The origins of Quality Learning
Humans have been striving to improve the quality of things for as long as we have existed
The formulation of a theory for organisational improvement did not commence until the late 1800s - well into the industrial age.
Early major contributors included;
- Frederick Taylor (economic efficiency and productivity)
- John Dewey (the importance of theory and reflection)
- Walter Shewhart (common and special cause variation)
- Elton Mayo (industrial psychology and the ‘human relations movement).
It is the work of Dr W. Edwards Deming that continues to be recognised as the most significant in bringing together a comprehensive approach to organisational improvement.
Dr Deming was an American statistician, recognised as one of the key drivers of the economic recovery of Japan after the Second World War. Within five years, his teachings had a great impact, with Japanese industry going on to establish a dominant position in the global marketplace.
It was not until the 1980s that the Western world recognised poor quality as a serious impediment to productivity, competitiveness and economic growth. This resulted in a period of frenetic quality improvement activity.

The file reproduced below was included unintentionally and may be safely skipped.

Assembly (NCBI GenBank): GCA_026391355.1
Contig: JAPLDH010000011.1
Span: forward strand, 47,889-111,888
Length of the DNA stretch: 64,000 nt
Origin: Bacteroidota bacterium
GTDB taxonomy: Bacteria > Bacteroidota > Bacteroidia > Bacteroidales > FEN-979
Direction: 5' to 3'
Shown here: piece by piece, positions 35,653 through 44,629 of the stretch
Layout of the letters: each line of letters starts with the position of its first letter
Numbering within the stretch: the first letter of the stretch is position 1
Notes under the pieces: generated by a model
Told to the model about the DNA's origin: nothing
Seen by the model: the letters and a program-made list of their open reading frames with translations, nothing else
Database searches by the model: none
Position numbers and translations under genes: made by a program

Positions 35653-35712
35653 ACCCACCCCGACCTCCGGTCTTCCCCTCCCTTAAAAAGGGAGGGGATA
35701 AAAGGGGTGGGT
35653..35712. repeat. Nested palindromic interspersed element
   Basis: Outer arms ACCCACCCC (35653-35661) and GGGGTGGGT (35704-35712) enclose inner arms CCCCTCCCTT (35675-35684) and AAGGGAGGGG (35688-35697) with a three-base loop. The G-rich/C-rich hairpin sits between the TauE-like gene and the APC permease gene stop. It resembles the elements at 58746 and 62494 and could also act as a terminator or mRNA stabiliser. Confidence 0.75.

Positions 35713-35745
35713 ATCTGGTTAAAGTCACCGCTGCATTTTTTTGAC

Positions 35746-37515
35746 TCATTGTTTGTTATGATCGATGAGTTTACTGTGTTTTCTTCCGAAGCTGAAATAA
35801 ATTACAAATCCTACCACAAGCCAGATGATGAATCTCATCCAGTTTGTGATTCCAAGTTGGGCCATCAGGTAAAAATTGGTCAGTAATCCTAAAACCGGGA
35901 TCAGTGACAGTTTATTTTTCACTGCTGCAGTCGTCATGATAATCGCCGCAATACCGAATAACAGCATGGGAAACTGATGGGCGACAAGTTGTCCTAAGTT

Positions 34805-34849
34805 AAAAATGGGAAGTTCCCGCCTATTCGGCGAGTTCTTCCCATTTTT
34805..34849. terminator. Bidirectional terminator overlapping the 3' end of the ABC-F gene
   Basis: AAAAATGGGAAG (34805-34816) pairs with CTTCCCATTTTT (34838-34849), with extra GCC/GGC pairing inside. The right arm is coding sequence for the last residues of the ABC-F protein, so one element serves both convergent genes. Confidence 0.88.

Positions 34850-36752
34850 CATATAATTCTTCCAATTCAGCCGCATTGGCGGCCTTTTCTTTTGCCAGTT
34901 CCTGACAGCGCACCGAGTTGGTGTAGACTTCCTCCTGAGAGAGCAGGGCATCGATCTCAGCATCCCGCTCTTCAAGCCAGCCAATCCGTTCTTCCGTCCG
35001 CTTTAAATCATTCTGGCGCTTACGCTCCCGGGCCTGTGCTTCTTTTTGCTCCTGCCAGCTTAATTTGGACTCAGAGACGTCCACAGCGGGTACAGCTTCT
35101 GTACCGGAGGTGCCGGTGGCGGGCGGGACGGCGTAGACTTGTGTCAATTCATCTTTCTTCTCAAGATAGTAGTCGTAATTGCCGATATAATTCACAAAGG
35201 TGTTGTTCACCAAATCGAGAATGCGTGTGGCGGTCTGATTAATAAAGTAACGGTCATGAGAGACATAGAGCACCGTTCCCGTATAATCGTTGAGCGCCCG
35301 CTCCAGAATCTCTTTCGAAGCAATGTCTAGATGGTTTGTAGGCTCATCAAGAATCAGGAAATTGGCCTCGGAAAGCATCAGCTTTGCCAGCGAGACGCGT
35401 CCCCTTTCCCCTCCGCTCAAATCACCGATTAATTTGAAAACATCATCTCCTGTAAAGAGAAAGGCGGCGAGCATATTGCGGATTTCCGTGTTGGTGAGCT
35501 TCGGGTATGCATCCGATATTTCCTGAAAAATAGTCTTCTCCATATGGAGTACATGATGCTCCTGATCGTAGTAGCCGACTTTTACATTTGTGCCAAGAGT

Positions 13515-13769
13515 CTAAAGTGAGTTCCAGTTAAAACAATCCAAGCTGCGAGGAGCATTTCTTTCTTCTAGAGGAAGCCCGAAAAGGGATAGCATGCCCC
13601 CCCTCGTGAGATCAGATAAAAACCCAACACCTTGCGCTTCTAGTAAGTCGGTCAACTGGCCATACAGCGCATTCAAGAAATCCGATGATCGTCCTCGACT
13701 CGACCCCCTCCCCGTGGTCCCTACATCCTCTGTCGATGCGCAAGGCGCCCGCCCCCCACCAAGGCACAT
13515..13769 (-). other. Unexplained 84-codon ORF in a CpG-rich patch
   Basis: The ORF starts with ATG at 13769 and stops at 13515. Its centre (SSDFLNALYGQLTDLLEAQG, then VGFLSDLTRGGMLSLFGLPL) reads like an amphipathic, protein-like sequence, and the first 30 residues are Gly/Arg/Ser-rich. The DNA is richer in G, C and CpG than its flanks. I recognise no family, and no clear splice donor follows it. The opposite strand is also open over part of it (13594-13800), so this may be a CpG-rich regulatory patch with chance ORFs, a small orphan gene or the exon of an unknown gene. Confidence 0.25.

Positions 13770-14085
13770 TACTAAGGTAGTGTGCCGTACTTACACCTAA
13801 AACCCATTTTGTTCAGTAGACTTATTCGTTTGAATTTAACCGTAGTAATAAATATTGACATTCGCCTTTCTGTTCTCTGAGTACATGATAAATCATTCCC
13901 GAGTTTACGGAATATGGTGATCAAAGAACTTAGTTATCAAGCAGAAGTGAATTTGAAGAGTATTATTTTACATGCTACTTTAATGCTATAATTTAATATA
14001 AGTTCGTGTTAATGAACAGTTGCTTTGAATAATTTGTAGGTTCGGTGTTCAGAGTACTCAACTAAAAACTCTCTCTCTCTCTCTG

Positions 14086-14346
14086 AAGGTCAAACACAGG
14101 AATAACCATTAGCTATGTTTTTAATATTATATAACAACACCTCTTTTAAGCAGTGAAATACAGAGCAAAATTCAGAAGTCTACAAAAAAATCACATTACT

Since this time, many versions of the theory have emerged with various labels (Total Quality Management, Quality Circles, Lean, Six Sigma).
Legislation, quality assurance standards and quality awards have been introduced to support improvement efforts. Panels of practitioners from diverse industries came together to agree and document frameworks of ‘best practice’. Many improvement tools were developed.
Much has been learned.
Labels have tended to come and go but
the underpinning theory has stood the test of time
The theory continues to be affirmed and contributed to by many leaders in their field. These include Peter Senge (The Fifth Discipline), Stephen Covey (The Seven Habits of Highly Effective People), Myron Tribus, Russell Ackoff, Abraham Maslow (A Theory of Human Motivation), Frederick Herzberg (The Motivation to Work), Peter Scholtes (The Leaders Handbook), Douglas McGregor (Theory X, Theory Y) and more recently, the research of John Hattie (Visible Learning).
The continuing evolution has led to a deeper understanding of quality and the conditions necessary to facilitate quality improvement. These conditions are generic, and so can be applied to any organisation to effect organisational learning and improvement.
More recently, in the last two decades, the theory and methods have been applied to education – with great success.
Learn more about Quality Learning in education.
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